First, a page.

Archive for November, 2013

Justice struggles

Dear Kindred in the Spirit,
It’s been a tough week for justice seekers in the United Methodist Church. Recent actions to deny gay people the right to have their pastors perform their marriage ceremonies have been widely publicized in the press and reveal an ugly side of the denomination which is mean-spirited, out-of-touch and legalistic. But the UMC also has long history of social justice commitment and faithful people working against discrimination and those who attended the Schaefer trial and Council of Bishop meeting find hope in the witness made by reconciling folks and by the truth of the inclusive gospel being told by Rev. Schaefer, his son and others. Persons and congregations have offered strong responses, like this response from Urban Village:

While we resonate deeply with and are truly proud of our denomination’s central theological beliefs and core mission, we disagree deeply with the current institutional policy that attempts to limit evangelism, discipleship, and ministry, as though the full expression of life in the church were only for people of some sexual orientations and gender identities, but not others. In the past week, we have seen this policy nakedly expressed: a bishop has been reprimanded for celebrating the wedding of two men and a pastor has been “found guilty” of officiating at his own son’s wedding to his male partner. This is hurtful to the body of Christ.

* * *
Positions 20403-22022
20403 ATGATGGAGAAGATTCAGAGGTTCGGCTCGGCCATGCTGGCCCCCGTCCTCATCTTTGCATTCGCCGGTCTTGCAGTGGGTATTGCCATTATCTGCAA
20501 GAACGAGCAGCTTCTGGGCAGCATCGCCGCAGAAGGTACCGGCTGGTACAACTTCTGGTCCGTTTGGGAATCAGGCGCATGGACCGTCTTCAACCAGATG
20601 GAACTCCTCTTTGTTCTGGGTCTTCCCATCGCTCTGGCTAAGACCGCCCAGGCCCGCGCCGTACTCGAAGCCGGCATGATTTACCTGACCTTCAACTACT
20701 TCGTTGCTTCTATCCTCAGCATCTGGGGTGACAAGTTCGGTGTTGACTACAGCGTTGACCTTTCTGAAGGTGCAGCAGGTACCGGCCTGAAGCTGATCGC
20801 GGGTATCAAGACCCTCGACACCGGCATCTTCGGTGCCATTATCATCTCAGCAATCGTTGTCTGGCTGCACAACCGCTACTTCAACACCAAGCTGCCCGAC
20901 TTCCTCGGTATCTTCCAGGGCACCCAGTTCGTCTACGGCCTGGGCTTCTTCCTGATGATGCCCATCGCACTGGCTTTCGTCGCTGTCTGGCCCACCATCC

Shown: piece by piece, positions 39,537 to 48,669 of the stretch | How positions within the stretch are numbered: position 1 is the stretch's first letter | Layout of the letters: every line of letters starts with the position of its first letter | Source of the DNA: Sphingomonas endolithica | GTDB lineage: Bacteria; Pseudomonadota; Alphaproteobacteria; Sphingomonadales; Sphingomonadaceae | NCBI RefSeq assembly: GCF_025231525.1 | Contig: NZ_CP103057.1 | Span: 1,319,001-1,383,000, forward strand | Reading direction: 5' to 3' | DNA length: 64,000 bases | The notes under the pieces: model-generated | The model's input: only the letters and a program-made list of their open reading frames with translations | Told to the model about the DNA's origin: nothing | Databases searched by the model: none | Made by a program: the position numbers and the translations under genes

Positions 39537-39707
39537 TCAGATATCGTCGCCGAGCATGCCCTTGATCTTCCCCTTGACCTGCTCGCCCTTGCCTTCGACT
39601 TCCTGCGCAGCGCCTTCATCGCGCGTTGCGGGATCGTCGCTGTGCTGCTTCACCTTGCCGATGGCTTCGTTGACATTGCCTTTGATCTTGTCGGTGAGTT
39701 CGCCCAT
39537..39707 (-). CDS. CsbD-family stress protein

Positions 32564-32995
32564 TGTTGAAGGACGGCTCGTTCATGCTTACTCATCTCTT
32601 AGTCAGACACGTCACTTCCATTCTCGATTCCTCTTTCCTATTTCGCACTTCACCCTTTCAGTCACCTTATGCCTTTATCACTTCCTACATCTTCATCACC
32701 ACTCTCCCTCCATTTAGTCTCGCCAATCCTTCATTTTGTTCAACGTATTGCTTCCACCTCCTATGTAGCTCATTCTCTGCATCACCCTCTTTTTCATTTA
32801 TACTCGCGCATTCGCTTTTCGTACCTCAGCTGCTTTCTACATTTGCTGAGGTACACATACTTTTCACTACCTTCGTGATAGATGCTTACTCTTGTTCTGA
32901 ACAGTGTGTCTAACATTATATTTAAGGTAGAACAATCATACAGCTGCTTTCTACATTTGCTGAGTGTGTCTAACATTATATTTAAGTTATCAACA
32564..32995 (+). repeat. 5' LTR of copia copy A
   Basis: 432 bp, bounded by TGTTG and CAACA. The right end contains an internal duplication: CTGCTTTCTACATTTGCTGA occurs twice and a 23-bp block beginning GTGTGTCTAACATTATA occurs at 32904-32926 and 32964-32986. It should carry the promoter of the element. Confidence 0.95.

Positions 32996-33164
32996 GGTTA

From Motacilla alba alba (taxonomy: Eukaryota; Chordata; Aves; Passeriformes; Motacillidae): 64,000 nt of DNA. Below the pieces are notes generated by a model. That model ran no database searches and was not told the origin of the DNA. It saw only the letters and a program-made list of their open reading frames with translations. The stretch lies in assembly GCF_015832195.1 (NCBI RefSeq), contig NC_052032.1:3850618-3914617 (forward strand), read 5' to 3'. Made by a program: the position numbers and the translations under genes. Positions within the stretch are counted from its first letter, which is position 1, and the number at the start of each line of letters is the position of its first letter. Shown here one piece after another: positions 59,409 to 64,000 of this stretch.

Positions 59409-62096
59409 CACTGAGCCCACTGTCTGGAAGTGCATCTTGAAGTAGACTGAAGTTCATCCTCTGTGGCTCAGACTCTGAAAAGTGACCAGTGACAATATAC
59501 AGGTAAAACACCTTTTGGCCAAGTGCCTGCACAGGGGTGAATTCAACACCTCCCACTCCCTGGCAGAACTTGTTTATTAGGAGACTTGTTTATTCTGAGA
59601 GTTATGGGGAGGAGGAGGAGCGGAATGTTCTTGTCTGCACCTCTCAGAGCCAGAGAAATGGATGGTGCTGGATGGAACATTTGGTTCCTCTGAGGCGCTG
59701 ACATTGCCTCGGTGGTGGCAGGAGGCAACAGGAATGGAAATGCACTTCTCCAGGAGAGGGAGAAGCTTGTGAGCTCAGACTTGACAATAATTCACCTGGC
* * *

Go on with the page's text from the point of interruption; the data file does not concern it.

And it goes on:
The Reconciling folks in Boston are planning a gathering for those who would like to grieve/vent/discuss these events next weekend but we’ll have Western MA opportunity to gather this Saturday (i.e. tomorrow), in the ELUMC parlor from 3-4. Drop by to light a candle, offer a prayer, discuss the situation with others and gather some hope for journey. I’ll provide the candles, the latest info, and hot water for tea, and you bring your own coffee. One of the most hope-filled things I’ve heard lately is the On Being interview with the Indigo Girls. While not specifically about these most recent UM actions, Emily Saliers and Amy Ray both have strong ties to the UMC, and they discuss the ongoing struggles of church and culture. It’s 51 minutes of hope and inspiration for the ongoing work of justice-making and the music that fuels our discipleship. Light a candle, adopt an attitude of prayer and treat yourself to its call to work of the gospel.

I’ll also be working in the office today until at least 6 p.m. in case anybody wants to drop by to talk. If I’m not there, wait a minute, I’m down at the Starbucks getting re-fueled. There’s also a chance to discuss these matters or whatever you’d like with the Bishop (I know he welcomes the conversation on these trials) on Saturday December 7 from 1:15-3:30 at Enfield UMC. There’s already a couple of folks planning on attending that event if you need a ride.

More information is available on the church’s facebook page– “like” us to keep up to date.


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